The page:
THE legalisation of cannabis moved a step closer to reality this week after Health Minister Mary Harney announced she is open to making cannabis legal for medicinal purposes in Ireland.
This comes after Drugs Minister Pat Carey met with pro-cannabis campaigners and pledged his support for a piece of legislation to have cannabis legalised for medical use.
The benefits of using cannabis for medicinal purposes have been widely debated, but in a number of clinical trials worldwide where patients suffering from various cancers, arthritis, HIV/AIDS and depression were given cannabis as an alternative treatment, many were shown to experience improved quality of life and significant pain relief.
In one trial involving 160 patients suffering from multiple sclerosis (MS) taking the cannabis-based medicine, Sativex, the patient’s muscle spasticity was shown to have significantly reduced and the study found no adverse effects on their mental capacity or mood.
But although thousands of MS and cancer patients could benefit from it, the drug cannot be prescribed by doctors here because it would breach the Misuse of Drugs Act.
Under the Misuse of Drugs Act, anyone found in possession of cannabis is guilty of an offence andliable for a fine or a prison sentence from 12 months to three years.
However, under the potential new legislation presented to Mr Carey, The Compassionate Use of Medical Cannabis Act 2010, cannabis could be made available to people suffering from medical conditions that have been scientifically proven to benefit from the use of the drug.
According to campaigner Gordon McArdle, creator of the proposed legislation, it would provide much-needed legal protection for patients suffering from a range of painful and debilitating medical conditions.
Mr McArdle, who himself suffers from severe post-traumatic stress disorder following an incident he experienced while living in California, took it upon himself to draft the legislation when he discovered that using cannabis was the most effective way of controlling his condition.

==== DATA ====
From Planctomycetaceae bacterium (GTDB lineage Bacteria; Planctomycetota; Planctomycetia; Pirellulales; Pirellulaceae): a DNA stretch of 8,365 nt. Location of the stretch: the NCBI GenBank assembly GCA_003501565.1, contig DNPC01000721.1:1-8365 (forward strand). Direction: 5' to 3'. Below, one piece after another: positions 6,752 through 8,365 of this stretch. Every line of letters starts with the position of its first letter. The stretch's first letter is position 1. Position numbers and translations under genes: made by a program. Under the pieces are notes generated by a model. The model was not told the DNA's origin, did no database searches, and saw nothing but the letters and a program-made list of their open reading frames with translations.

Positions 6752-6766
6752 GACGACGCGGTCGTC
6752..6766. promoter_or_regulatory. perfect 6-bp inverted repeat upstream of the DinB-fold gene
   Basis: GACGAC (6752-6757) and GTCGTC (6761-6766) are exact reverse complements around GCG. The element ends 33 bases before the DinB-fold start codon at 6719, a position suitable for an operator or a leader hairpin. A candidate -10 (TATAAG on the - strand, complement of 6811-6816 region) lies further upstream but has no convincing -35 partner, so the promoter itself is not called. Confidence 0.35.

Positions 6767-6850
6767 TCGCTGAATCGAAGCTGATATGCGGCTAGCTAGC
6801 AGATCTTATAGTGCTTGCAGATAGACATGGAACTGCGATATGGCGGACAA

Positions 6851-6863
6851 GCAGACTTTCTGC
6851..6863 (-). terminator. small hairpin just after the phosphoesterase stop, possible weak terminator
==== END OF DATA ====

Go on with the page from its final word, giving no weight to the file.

“I have tried various medicines and they caused more problems such as nausea or insomnia, so I was forced onto the streets to find something. I had previously been prescribed cannabis by a Californian doctor when I lived there so I knew it worked effectively. I drafted the legislation because I don’t want break the law anymore, I don’t want to be a criminal for medicating myself and I shouldn’t feel like I risk a criminal record to use a medicine that keeps me alive,” he explained.
The legislation, which is based on Californian and Canadian medical cannabis laws, would permit patients to grow a regulated number of cannabis plants, or purchase the medicine from state-licensed dispensaries and allow patients to legally possess and consume the medicine under the guidance of a doctor.
It also states that patients will be open to prosecution if they do not use the medical cannabis in a responsible manner, or if they are found to be supplying cannabis to others.
“I spent three months researching more than 1,200 scientific documents that support the medical use of cannabis in treating medical conditions when I wrote the legislation,” said Mr McArdle.
“I did not want criticism regarding the public safety issue, and in the legislation itself hopefully there are enough safeguards to say there are no ways for people to abuse the use of it if we treat it as a health issue.”
While the Department of Health has proposed a change in the law that would allow cannabis be used for medicinal purposes, they stressed that there was “no question” of legalising cannabis for the general public.
While there have been links between cannabis and mental health problems such as anxiety and paranoia, and that it may act as a “gateway” drug to harder substances, Mr McArdle says that he feels that is for the most part incorrect.
“A huge proportion of the population smoke cannabis, but only a fraction of these are heroin users or otherwise. If you use cannabis responsibly like any other pharmaceutical drug and take it in small doses there will be no negative health effects.”
Mr McArdle added that the legalisation of cannabis for medical use would not only have significant health benefits for prescribed patients, it would also have a significant financial impact on their lives.
“People suffering from medicinal conditions usually suffer financially as well. I am spending about €100 a week to keep myself medicated. If prescribed persons were allowed to grow their own cannabis it would cost them a fraction of that. The medical cannabis trade would also have huge financial benefits for the Irish economy, and it would stop as much money going to criminal gangs.”
A Facebook campaign set up by Mr McArdle to have cannabis legalised as a medicinal drug currently has more than 4,200 supporters, with the numbers rising on a daily basis.
The legislation is also due to be discussed at a meeting of the EU Health Commission in Brussels over the coming days.
“The support has been great – I think Ireland is in a place now where we can talk about this becoming a reality because the stigma has been lifted a bit. There is no reason why medical cannabis should be available in one country and not another – I am positive that this can be done.”
- The Compassionate Use of Medical Cannabis Act 2010 can be viewed at www.hempirl.webs.com
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